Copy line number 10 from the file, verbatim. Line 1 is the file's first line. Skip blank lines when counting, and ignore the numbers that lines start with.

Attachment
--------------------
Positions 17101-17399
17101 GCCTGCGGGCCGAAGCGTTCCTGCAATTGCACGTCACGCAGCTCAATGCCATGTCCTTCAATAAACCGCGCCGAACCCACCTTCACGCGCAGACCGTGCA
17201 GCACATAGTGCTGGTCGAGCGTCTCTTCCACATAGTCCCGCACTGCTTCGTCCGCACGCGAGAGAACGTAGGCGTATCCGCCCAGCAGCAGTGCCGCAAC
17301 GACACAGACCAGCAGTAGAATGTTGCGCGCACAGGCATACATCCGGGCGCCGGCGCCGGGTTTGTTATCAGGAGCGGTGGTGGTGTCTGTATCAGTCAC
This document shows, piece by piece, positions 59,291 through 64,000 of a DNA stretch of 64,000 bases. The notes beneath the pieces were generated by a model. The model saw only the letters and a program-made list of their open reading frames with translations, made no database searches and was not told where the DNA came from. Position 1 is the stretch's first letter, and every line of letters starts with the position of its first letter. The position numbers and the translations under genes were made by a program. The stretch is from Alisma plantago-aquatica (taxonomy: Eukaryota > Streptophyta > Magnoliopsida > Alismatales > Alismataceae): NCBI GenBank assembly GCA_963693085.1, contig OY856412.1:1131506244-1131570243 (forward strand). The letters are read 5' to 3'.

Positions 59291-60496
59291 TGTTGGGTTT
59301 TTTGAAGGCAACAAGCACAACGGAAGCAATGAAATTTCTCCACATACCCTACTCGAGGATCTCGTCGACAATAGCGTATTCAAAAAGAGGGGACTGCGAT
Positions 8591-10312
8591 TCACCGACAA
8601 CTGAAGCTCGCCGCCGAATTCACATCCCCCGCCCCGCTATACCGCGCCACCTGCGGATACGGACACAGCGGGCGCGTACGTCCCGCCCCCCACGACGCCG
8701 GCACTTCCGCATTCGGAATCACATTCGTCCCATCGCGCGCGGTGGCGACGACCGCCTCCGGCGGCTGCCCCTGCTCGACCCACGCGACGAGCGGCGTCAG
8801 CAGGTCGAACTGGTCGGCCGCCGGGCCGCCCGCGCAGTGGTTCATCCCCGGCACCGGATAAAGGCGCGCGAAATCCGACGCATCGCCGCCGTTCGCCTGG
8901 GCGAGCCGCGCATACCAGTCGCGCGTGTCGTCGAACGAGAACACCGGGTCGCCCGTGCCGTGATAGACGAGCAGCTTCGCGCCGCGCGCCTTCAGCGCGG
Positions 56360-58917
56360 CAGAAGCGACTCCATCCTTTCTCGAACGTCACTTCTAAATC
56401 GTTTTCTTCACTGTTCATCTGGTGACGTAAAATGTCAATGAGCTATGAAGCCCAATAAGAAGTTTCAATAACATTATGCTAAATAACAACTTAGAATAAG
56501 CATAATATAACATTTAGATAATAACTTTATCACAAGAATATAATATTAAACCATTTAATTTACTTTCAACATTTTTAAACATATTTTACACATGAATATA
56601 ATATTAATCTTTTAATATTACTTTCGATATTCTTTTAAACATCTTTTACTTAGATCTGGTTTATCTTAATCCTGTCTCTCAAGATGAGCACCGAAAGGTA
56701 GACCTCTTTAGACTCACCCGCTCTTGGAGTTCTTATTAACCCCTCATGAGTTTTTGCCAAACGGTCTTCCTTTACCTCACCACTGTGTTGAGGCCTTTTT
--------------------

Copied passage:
8591 TCACCGACAA